Little more than a century ago, the French novelist André Gide was asked to name France’s greatest poet. “Victor Hugo, alas,” he replied. Gide’s rascally but revealing answer comes to mind with the news of Johnny Hallyday’s death Wednesday at the age of 74. Finally succumbing to a lung cancer he had carefully cultivated all of his life with Gitanes, Hallyday was, hélas, France’s greatest rocker.
Inspired by Elvis Presley, Hallyday went on to become the most famous Frenchman Americans never knew. (Though his failure to take America by storm was not for lack of trying: He made several spectacularly failed attempts to win over an American audience — including an album produced by Quincy Jones — climaxing in his sublimely ridiculous 1996 escapade, when he spearheaded an invasion of Las Vegas by 5,000 of his hometown fans — who paid tens of thousands of francs each — filling what otherwise would have been a cavernously empty Aladdin Theater.)
Tragically, Hallyday also came to embody a certain idea of France that quite a few French never knew and that, like Hallyday, now seems condemned to a slow and terminal death.
Born Jean-Philippe Smet, he was the offspring of a Franco-Belgian couple who had abandoned him and one another shortly after his birth in 1943 in occupied Paris. Fourteen years later, Smet stumbled onto his road to Damascus in a movie house in the red-light district of Pigalle. The teenager, who had dropped out of school and frequented music halls, bought a ticket to see Loving You, the movie that introduced Elvis Presley to the world in full Technicolor.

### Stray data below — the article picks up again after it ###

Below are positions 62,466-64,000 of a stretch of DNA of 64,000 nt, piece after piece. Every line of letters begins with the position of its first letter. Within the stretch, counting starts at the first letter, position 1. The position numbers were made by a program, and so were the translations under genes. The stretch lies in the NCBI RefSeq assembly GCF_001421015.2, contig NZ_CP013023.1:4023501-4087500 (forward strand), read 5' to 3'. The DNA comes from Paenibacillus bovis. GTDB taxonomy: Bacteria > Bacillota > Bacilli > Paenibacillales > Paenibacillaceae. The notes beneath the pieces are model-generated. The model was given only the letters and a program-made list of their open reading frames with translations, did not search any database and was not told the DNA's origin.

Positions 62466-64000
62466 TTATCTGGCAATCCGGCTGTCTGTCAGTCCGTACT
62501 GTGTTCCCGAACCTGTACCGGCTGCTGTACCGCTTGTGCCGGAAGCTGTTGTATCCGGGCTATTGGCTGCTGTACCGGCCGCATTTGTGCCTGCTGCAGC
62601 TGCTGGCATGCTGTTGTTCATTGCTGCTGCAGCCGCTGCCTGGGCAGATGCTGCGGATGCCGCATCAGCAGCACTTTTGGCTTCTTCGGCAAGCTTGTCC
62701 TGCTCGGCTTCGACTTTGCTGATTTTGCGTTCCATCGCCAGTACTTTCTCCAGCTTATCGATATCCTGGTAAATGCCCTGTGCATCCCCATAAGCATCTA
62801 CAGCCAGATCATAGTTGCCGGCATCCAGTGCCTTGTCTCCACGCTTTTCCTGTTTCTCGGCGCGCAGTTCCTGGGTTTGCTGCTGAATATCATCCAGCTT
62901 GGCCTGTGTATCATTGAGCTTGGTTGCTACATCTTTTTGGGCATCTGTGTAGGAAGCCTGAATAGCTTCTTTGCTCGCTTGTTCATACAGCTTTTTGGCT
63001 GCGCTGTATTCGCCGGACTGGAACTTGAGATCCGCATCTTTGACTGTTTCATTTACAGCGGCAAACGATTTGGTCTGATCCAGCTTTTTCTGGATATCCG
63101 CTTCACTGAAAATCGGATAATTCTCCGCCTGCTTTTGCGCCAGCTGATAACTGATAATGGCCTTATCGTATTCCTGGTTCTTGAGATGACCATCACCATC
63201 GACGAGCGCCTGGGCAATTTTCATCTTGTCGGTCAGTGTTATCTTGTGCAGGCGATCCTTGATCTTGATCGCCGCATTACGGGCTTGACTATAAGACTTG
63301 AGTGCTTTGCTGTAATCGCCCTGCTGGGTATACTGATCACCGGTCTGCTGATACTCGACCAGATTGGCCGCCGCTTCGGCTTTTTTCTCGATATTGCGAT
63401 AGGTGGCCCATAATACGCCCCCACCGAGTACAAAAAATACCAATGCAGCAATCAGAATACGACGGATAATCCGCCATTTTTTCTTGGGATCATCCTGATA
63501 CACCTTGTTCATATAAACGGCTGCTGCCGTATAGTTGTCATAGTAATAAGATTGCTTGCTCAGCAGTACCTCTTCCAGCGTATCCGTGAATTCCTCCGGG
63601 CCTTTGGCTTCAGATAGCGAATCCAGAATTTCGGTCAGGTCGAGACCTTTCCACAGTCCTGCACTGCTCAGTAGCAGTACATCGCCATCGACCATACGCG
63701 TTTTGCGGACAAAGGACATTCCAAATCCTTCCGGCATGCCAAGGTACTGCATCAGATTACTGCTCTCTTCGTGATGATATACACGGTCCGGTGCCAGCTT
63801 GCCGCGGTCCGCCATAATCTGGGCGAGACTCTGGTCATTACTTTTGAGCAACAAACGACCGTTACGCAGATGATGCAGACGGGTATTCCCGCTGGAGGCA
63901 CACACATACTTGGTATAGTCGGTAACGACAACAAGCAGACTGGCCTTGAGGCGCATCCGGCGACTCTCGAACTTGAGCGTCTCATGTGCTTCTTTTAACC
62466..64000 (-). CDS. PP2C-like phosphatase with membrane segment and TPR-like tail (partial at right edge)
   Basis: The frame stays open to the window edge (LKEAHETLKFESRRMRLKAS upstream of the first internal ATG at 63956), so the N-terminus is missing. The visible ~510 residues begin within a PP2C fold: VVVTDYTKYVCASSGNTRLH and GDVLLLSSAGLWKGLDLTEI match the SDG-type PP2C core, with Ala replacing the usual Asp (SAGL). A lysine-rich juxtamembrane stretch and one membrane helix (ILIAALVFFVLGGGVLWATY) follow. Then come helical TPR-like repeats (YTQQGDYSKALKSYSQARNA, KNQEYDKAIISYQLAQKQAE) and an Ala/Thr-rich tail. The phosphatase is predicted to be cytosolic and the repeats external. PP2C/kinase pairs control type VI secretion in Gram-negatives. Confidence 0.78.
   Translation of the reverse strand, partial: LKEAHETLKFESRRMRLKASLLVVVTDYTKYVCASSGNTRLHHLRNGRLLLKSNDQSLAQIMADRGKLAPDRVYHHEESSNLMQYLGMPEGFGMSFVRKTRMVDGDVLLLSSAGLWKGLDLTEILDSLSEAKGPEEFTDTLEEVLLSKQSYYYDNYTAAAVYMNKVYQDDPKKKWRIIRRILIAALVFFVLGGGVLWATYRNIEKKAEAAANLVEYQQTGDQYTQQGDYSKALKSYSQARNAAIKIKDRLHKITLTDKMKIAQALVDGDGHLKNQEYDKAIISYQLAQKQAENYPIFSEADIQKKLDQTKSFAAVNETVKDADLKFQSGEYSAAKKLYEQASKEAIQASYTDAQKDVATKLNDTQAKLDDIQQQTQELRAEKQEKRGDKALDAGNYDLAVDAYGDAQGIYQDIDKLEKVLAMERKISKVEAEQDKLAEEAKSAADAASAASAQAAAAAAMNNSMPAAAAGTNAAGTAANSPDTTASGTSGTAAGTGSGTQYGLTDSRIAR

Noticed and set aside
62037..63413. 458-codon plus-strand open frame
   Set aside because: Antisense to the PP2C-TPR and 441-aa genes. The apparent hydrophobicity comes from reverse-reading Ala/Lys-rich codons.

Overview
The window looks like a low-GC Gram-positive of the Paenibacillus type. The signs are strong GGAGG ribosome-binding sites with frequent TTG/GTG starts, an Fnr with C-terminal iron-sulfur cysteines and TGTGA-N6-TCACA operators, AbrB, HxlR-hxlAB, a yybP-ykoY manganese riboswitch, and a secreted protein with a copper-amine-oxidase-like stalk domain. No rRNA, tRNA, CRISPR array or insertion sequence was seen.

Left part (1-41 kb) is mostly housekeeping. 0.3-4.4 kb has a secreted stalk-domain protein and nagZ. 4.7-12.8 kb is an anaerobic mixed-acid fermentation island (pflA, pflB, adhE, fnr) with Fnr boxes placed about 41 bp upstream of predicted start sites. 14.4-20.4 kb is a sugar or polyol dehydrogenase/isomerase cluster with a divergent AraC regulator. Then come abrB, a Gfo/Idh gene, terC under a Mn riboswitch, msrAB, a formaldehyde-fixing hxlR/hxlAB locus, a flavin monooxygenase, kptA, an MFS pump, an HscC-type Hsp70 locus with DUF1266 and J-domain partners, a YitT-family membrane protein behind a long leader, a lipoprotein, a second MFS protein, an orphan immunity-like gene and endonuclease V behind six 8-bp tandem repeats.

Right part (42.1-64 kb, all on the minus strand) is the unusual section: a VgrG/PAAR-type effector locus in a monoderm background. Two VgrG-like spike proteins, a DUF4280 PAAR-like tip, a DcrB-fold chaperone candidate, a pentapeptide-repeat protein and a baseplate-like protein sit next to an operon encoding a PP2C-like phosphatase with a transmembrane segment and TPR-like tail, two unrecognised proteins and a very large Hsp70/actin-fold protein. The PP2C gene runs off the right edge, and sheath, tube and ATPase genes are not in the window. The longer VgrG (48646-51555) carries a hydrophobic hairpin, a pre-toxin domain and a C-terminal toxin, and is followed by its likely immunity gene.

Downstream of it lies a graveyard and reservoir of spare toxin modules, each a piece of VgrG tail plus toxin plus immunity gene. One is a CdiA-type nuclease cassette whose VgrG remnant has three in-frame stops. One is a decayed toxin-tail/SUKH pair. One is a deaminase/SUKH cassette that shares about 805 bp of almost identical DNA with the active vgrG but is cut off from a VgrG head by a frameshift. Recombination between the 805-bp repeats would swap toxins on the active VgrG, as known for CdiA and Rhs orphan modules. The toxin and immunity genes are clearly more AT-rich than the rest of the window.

The storyline — Presley plays a deliveryman discovered by a country music publicist — certainly appealed to the ambitious young man, but no less compelling were Presley’s swiveling pelvis and smoldering pout. It was, Smet recalled, “le flash.” Donning tight jeans, a black leather coat, and the Americanish name Johnny Hallyday, he set out to conquer France.
In one sense, he seems to have succeeded: in an official statement, President Emmanuel Macron declared to a mourning nation (riffing on one of Hallyday’s early hits “Quelque chose de Tennessee,” or “Something of Tennessee”) that “we all have something of Johnny in us.” But — and herein lies the hidden meaning of Hallyday — some French have much more of Johnny in them than others.
It so happens that those same French also seem to have much less of a future in France than the others.
Hallyday mostly puzzles Americans who have listened to his music and watched his shows. While his personal life and professional career resemble Édith Piaf’s, he lacks — at least to our ears — Piaf’s brilliant voice and commanding charisma. For this reason, American media habitually refer to Hallyday as the French Elvis. This phrase, however, conceals as much as it reveals. After all, Gloria Steinem read The Second Sex, but that did not make her “the American Simone de Beauvoir” — she lacked the philosophical and left-wing ideological credentials for that. (Nor would de Beauvoir have followed Steinem in going undercover at the Playboy Club had she read Ms. Magazine.)
Ultimately, though Hallyday glommed on to aspects of Presley’s music and mannerisms, from riding Harleys onto the stage to moving his hips (and falling off stages), he never tapped into the King’s musical genius. By any measure, he was clueless about the African-American roots of rock ’n’ roll. While James Brown could hail Presley as a “soul brother,” he would have been nonplussed by Hallyday.
But Hallyday was so much more than an Elvis impersonator with a thick Gallic accent. Instead, Hallyday managed to transpose Presley’s idioms to connect with a disadvantaged, and otherwise forgotten, slice of France — what the Hallyday biographer Philippe Boggio calls “l’autre France” (the other France) and the sociologist Christophe Guilluy identifies as “la France périphèrique” (peripheral France).